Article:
China Legally Bans Disgraced Celebrities from ‘Comebacks’

The cover of a fashion magazine shows Chinese actress Zheng Shuang at a newsstand in Beijing on January 21, 2021. - Luxury fashion house Prada has cut ties with a popular Chinese actress amid claims that she abandoned her children born to surrogates abroad after breaking up with her boyfriend. …
JADE GAO/AFP via Getty Images

The Cyberspace Administration of China (CAC) on Tuesday announced new regulations to control entertainment content, especially the sort of content that fuels rabid fan-worship of celebrities.

The CAC was especially determined to ensure that politically incorrect celebrities blacklisted by the Chinese Communist Party (CCP) never get to make a comeback.

China’s state-run Global Times unabashedly described the ban on “content that induces fans to blindly idolize celebrities, or hype the comeback of entertainers who have illegal and unethical records” as a top goal of CAC’s “negative list” – a blacklist by any other name.

The “negative list” will also ban “celebrity-related content that promotes abnormal aesthetics,” “hypes vulgar scandals,” or exposes the personal information of celebrities.

“Platforms should manage celebrity-related accounts under hierarchical management, monitor and establish warning mechanisms for accounts with a certain amount of followers. Accounts that publish biased, confusing information that provokes confrontation and manipulates public opinions should be punished accordingly,” CAC ordered.

The Global Times presented CAC’s regulations as making a pledge by Chinese Internet providers in September to “clean up vulgar online content and deny law-breaking or immoral entertainers the opportunity to come under the spotlight again” into a set of compulsory orders that would cover all media, with stiff financial penalties for disobedience.

The CCP has grown very concerned about “fan culture” over the past year, in part because some of the celebrities with highly enthusiastic followings in China are not Chinese. For example, South Korean pop singers attract plenty of superfans, and a good number of outright stalkers, in China.

The Financial Times on Tuesday predicted CAC’s new rules could obliterate Chinese fan pages for top performers with millions of followers. This would please communist officials concerned by the high degree of coordination and social activity displayed by those fans, who might someday turn their organizational skills to something more politically explosive than painting birthday messages for South Korean pop stars on private aircraft.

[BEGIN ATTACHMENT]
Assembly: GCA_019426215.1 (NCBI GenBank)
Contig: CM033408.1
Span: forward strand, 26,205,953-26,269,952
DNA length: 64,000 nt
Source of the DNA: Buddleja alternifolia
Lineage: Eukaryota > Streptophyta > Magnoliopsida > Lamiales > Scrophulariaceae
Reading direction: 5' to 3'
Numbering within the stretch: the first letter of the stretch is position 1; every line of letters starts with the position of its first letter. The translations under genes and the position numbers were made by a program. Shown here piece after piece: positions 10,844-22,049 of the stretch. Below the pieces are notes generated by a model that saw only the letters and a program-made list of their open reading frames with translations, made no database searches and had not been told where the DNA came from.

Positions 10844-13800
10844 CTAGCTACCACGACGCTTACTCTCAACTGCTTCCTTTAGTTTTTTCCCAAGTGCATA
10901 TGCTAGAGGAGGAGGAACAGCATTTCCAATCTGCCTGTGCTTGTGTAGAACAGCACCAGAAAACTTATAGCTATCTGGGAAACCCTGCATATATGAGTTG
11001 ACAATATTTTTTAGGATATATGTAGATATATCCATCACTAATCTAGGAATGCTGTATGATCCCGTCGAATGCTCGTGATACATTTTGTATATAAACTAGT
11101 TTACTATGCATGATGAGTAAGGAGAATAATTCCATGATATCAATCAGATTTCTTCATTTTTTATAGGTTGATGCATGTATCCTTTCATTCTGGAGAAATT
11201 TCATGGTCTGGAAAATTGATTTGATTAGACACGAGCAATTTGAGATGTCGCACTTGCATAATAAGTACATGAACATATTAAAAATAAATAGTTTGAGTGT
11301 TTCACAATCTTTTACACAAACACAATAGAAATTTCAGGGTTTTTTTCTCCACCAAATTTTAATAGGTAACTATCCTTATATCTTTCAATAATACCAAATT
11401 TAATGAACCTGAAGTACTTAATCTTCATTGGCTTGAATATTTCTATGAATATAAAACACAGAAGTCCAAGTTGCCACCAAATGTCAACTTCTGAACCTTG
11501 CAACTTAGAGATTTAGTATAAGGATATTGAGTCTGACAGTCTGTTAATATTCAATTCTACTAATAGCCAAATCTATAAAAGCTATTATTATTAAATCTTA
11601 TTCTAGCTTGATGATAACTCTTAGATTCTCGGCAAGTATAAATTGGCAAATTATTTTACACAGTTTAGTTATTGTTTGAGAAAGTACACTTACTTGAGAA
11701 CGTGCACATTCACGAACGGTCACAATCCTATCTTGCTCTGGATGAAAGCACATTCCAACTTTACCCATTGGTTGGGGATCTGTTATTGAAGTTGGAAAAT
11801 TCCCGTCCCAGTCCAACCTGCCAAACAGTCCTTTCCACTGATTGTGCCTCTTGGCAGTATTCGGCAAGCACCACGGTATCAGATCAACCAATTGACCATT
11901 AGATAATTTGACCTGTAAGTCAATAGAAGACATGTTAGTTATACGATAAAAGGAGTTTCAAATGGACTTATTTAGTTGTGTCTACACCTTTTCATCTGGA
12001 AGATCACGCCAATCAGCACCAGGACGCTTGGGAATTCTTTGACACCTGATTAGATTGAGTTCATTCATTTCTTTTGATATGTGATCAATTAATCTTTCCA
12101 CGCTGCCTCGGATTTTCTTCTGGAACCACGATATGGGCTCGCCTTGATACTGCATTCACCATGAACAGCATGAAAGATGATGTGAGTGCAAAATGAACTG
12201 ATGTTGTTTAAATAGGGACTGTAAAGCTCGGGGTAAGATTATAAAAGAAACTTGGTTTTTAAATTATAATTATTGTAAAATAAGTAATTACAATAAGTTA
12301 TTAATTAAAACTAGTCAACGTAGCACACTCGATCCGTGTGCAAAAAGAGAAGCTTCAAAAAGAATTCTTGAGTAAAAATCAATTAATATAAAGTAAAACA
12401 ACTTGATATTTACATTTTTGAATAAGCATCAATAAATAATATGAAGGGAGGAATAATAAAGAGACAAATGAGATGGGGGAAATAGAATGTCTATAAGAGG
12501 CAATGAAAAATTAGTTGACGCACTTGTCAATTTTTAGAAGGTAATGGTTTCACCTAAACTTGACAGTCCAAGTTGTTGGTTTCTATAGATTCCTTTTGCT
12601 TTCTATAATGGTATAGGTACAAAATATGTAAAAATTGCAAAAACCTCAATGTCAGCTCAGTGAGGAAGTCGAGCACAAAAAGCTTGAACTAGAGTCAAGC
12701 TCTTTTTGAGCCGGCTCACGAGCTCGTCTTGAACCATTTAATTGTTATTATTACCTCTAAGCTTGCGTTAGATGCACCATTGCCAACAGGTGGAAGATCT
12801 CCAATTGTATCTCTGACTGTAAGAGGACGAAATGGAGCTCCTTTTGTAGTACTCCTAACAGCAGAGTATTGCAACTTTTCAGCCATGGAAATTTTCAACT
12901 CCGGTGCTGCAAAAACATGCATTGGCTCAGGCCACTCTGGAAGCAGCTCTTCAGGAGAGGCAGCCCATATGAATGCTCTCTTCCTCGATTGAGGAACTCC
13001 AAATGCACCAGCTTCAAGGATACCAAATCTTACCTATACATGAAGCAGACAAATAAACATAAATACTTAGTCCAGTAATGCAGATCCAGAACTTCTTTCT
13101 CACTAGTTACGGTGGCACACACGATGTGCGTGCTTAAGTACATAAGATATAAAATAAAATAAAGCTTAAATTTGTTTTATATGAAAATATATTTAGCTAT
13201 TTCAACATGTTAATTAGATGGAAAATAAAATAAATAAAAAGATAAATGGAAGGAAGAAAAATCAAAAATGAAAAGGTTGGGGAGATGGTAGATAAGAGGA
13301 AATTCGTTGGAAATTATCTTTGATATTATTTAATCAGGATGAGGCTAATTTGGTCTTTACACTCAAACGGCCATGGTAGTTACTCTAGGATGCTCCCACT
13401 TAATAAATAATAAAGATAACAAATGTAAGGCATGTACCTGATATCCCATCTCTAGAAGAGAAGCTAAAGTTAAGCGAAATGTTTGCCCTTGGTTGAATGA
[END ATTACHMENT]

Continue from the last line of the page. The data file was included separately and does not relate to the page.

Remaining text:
The Chinese government also sees fandom as an obstacle to the austere “Common Prosperity” cultural and political program launched by dictator Xi Jinping. Unsurprisingly for a totalitarian regime, the Chinese government wants Xi’s preferred values to be delivered constantly by all media.

The CAC’s regulations will make media companies very nervous about producing anything that could be seen as undermining the Common Prosperity initiative. Producers will feel much safer if they crank out Chinese nationalist propaganda.

The South China Morning Post (SCMP) on Wednesday reported three major Chinese celebrities are already on the no-comebacks-allowed “negative list,” along with 85 less well-known Internet personalities: Zheng Shuang, an actress accused of tax evasion; Zhang Zhehan, who made the mistake of posing for photos at a shrine to the warrior dead of Japan; and Chinese-Canadian pop singer Kris Wu Yifan, who was accused of sexual assault.

The blacklist described by the SCMP was the ninth edition of a “bad behavior” list compiled by the China Association of Performing Arts. Media and Communist Party figures quoted by the SCMP expected the CAC’s new regulations would give the list some teeth, as well as stepping up the CCP’s crusade to remove “effeminate men” from the airwaves and impose a “correct beauty standard” for women.

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